Personal finance

By Annie Charalambous, Content Manager at ETX Capital

The pandemic has drastically impacted our lives and our savings. Research shows that while lower-income households across the UK have had to dip into their savings to stay afloat, higher-income households have grown theirs.

It seems everyone is looking for new income streams and ways to get more bang for their buck – including navigating the often-complex world of savings and investments – and they’re turning to the internet for advice on where to start.

That’s why we’ve filtered through the noise to give you the nation’s top 10 most commonly asked questions around personal finance – and answer them too.

 

Which shares should I buy (49,500 monthly searches) and how? (9,900 monthly searches)

The shares you choose to invest in will depend on various factors, including the level of risk you’re willing to take, the overall market climate, and much more. Before you do buy (or short) any shares, you’ll want to do your homework on both the company and the industry at large.

For example, if you see ABC Manufacturers’ stock price is up this year, before buying in, you may want to look at how their performance stacks up against competitors like XYZ Manufacturers or view their most recent quarterly report.

There are always opportunities in the market to suit every budget and experience level, but much like picking the winning lottery numbers, there is no winning formula for what to invest in, or when.

 

Which companies are in the FTSE100? (40,500 monthly searches)

The FTSE100 is made up of the 100 largest (qualifying*) companies (by market cap – available shares multiplied by current share price) listed on the London Stock Exchange. The index acts as a major indicator of the UK stock market at large. Its 3 largest constituents are Unilever, AstraZeneca, and HSBC.

*To qualify, a company must meet requirements set out by the FTSE Group.

 

What is an ISA? (12,100 monthly searches)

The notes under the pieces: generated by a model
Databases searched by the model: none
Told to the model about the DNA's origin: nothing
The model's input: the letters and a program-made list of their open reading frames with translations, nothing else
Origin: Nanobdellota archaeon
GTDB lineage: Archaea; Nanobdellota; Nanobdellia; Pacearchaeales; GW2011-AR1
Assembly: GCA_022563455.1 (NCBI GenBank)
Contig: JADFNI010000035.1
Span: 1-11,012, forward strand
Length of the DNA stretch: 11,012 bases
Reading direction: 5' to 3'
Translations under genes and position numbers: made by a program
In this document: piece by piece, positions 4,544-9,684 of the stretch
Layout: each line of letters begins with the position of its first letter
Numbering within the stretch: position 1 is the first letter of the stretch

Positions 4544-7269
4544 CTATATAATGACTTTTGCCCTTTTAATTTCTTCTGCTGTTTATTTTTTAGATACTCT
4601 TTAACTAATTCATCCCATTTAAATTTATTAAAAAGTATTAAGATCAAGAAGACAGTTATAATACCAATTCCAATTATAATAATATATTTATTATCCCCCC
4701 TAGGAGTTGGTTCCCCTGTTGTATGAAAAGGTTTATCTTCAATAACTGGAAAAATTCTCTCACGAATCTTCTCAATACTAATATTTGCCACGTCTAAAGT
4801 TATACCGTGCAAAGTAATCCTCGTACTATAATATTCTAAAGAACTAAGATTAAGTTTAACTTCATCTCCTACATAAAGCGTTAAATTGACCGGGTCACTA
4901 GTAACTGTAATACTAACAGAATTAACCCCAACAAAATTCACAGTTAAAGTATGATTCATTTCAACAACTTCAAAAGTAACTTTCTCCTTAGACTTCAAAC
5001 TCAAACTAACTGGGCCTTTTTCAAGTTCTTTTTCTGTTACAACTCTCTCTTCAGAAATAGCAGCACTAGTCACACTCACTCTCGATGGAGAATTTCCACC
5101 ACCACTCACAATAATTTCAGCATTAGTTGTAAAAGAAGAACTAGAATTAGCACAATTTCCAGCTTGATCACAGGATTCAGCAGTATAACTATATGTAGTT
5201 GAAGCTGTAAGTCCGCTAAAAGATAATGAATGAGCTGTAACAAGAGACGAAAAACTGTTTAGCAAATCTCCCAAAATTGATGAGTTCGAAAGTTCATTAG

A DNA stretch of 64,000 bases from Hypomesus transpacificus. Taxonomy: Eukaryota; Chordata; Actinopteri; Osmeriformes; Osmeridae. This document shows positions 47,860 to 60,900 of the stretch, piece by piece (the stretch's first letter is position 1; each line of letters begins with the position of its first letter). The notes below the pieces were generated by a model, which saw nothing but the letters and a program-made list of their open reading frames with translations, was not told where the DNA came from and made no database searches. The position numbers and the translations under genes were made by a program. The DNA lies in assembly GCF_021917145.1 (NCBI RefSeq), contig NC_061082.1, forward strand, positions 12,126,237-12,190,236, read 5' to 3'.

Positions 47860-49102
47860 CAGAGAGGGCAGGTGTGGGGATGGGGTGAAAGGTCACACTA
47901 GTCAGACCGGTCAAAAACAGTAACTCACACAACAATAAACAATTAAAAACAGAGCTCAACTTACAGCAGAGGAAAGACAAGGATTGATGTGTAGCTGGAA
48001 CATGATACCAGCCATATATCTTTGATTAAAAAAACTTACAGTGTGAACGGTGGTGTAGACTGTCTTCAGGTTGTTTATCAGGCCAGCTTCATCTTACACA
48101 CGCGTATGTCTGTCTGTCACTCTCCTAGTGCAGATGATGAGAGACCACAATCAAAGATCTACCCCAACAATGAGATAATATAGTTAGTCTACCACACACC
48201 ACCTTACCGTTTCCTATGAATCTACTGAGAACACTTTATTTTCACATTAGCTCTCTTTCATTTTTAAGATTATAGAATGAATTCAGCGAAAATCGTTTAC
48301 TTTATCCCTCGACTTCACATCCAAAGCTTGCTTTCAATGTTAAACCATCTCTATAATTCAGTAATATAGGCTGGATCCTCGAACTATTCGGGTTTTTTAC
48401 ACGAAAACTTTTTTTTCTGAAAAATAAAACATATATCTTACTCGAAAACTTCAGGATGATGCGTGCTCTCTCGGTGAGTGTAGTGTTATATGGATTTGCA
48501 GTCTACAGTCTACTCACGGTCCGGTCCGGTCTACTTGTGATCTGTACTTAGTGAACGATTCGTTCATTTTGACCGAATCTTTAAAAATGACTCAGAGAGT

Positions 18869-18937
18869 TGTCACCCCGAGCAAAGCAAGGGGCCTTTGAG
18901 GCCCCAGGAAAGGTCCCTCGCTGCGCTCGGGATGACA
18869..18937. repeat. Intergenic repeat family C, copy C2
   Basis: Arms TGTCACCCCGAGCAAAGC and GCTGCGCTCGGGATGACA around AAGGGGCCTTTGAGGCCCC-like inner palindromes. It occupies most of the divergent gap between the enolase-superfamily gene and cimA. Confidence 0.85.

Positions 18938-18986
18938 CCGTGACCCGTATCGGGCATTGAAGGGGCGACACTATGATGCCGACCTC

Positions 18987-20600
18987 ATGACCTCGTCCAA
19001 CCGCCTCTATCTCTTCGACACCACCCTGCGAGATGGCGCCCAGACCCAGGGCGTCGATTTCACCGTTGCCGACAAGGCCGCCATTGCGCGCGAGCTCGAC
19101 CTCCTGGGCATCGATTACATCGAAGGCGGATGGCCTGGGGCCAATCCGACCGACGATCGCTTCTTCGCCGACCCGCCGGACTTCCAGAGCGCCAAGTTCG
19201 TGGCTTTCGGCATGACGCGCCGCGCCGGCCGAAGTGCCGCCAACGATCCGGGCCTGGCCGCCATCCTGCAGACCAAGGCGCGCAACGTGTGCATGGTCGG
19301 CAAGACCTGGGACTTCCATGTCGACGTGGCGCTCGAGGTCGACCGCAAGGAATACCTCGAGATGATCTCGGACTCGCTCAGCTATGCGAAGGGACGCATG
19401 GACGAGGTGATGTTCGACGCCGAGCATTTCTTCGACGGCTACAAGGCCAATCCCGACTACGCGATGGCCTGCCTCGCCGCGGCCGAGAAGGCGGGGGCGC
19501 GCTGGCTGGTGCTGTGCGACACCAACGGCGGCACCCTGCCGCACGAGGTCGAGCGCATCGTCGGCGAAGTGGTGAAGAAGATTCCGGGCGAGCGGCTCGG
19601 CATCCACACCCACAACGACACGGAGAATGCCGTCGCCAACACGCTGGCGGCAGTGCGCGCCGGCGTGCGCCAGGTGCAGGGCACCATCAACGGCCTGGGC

An ISA, or ‘Individual Savings Account’, is a savings account available to anyone in the UK over 16, without taxing the interest earned on it. Considered a lower-risk investment, the drawbacks are that you can only hold one active ISA per year, and you are capped on how much you place in it (currently at £20,000).

There are two kinds of ISAs: a ‘cash ISA’, whereby you pay into it like you would a traditional savings account to earn interest, and a ‘shares ISA’, where your money is invested in stocks and bonds and neither the interest – nor any profit – is taxed. While the latter has more potential for greater returns, being tied to the stock market also means a greater risk of losing money.

 

What are bonds? (8,100 monthly searches)

A bond represents a loan, typically given to a body like a government or large company, by an investor. Governments may opt to issue bonds to raise money, and then agree to buy these bonds back at a later (agreed-upon) ‘maturity’ date. Bonds are considered a low-risk investment and can be a good way to diversify your portfolio with minimal exposure.

 

What is an ETF? (6,600 monthly searches)

ETFs, or ‘Exchange-Traded Funds’, are an asset type similar to index funds, in that they comprise of different stocks – usually representative of a particular sector – and are typically managed by larger companies (Vanguard, iShares, etc.). However, index funds are connected to exchanges and correlate more with that country’s economy and stock market.

 

What is a hedge fund? (5,400 monthly searches)

A hedge fund is an aggregated pool of money from different investors that is managed by an institution or individual. The hedge fund manager closely monitors the investment and is able to react and adjust accordingly (as per their strategy).

 

What is pension drawdown? (5,400 monthly searches)

Pension drawdown occurs when you continue to invest into a pension whilst simultaneously withdrawing money from it, essentially giving yourself a steady ‘income’ out of your own pension pot.

 

What are dividends? (4,400 monthly searches)

Dividends are a portion of a company’s profits that are distributed among its shareholders.

For example, if you buy 10 shares in ABC Manufacturing and they pay an annual dividend of £5 per share, you’ll be eligible for £50 back in your pocket that year – if you’re still holding those shares at the ex-dividend date.

 

What is cryptocurrency? (4,400 monthly searches)

Cryptocurrencies are digital-only currencies held on the blockchain. Unlike regular ‘cash’ currencies, cryptocurrencies aren’t tied to any central bank and are therefore unregulated, volatile, and considered a high-risk investment.

Those are coincidentally the same reasons for the relatively mass adoption over recent years – as more institutions accept and even integrate the likes of Bitcoin, XRP, Ethereum, and countless others, these assets risk becoming a part of the very world they were created to challenge.

Posted by Akeela Zahair